Soft Corruption: DeCotiis Chapter

One of the remaining enjoyable aspects of the Enrolled Actuaries conference I attend in Washington, DC at this very inconvenient time of year is the shopping for specialty gifts that do not seem to be available in New Jersey. On Sundays it’s the Spy Museum gift shop and tonight it was the Politics and Prose Bookstore where I picked up:

Chill, Baby False Teether,
Lilypad Silicone Lid, and
Soft Corruption by William E. Schluter

That last item you would think could be found closer to home since the blurb reads:

New Jersey has long been a breeding ground for political corruption, and most of it is perfectly legal. Public officials accept favors from lobbyists, give paid positions to relatives, and rig the electoral process to favor their cronies in a system where campaign money is used to influence government action. Such unethical behavior is known as “soft corruption,” and former New Jersey legislator William E. Schluter has been fighting it for the past fifty years.

Pages 40 through 43 is all about DeCotiis:


The Kushner bundling model illustrates two important points: a single source with vast wealth can deliver immense sums of money, and limits on the amounts individuals may donate are easily circumvented through partnership attribution.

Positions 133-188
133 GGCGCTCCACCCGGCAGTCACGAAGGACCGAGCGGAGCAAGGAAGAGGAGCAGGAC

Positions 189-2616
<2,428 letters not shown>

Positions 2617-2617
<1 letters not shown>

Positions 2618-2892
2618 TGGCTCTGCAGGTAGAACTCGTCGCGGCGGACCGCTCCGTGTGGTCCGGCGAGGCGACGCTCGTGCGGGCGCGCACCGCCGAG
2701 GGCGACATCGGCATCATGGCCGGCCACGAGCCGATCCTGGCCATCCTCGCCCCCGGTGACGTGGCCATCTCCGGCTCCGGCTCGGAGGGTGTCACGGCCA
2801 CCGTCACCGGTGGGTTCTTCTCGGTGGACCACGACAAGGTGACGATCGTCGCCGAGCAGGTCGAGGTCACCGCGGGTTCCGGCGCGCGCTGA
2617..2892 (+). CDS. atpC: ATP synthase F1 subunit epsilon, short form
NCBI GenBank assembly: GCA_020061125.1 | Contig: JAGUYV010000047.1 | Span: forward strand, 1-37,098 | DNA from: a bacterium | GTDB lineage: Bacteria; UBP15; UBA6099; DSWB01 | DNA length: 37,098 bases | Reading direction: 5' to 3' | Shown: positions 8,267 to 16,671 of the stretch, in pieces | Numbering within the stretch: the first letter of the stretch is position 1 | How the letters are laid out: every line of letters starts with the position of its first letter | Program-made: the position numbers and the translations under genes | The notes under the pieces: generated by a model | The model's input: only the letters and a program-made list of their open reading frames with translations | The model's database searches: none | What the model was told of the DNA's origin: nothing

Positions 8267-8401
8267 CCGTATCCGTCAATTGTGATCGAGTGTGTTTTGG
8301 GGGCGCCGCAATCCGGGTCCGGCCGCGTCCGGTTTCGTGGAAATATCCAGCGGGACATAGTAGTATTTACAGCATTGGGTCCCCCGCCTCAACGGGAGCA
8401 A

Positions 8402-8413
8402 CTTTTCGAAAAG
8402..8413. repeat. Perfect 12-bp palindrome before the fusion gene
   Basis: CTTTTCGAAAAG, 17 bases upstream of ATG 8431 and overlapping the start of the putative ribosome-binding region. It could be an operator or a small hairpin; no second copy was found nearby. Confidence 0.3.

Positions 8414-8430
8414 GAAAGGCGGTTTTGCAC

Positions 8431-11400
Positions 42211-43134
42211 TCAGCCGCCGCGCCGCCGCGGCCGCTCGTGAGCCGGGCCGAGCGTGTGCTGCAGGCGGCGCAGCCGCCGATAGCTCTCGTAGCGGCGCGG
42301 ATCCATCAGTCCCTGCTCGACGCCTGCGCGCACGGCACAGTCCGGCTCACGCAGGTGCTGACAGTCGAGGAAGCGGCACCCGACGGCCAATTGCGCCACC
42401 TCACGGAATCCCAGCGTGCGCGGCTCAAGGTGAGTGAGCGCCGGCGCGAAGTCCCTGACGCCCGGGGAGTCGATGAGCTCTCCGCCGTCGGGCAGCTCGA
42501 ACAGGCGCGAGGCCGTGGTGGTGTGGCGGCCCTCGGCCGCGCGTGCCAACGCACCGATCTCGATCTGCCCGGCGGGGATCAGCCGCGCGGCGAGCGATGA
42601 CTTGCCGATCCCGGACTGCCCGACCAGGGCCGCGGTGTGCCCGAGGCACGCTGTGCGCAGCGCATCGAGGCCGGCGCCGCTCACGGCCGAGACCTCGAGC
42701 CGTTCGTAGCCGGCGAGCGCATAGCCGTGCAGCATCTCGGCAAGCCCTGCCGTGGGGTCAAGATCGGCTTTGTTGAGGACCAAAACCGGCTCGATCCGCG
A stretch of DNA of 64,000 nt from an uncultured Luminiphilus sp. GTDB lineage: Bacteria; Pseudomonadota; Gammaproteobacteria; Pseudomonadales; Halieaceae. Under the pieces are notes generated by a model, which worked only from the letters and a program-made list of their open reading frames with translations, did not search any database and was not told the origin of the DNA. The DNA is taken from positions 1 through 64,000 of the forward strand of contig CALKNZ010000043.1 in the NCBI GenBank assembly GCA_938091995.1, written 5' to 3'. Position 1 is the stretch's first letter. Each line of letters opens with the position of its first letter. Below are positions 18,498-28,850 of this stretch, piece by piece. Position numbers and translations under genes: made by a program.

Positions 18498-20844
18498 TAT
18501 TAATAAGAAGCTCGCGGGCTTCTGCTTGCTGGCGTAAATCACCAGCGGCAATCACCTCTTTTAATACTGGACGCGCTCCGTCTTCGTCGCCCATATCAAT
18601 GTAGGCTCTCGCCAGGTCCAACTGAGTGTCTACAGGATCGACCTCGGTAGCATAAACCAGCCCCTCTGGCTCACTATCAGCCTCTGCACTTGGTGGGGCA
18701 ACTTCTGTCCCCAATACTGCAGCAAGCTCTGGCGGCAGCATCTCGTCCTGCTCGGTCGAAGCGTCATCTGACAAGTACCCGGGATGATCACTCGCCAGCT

The most prolific practitioners of bundling are large law firms, most of which have a substantial number of government entities as clients. Probably the most lucrative of these clients are the independent authorities, which generally have large, stable revenue flows and considerable legal work for outside attorneys. Although the primary reason for a government body to establish an authorities to separate its specific operational purposes from the normal functions of government, the ties between the two remain strong. Elected officials generally appoint political allies to the authority board, and they in turn pick the outside attorneys. Law firms contribute heavily to the campaigns of elected officials who have jurisdiction over the authorities, and these officials, or their political patrons, are in a position to suggest to authority board members which law firms would be best to retain.

Campaign finance records are replete with examples of law firm campaign contributions. At the top of the New Jersey list for years has been the Bergen county firm of DeCotiis, Fitzpatrick, Cole and Wisler, which, according to a series of reports by the Record, “billed 128 government entities” almost $26.6 million between January 2001 and June, 2003, apparently in no-bid contracts. In roughly the same period, the deceits lawyers donated almost $500,000 yearly to campaigns across the state.

The clout attributed to senior partner M. Robert DeCotiis and his partners in securing government business was not solely related to campaign contributions. In fact, firm members vigorously argued that the awards they received from government agencies were made because of the experience and abilities of the eight-lawyer staff, not political contributions. There is good reason for this view, because the principal partners have occupied positions of considerable influence in New Jersey: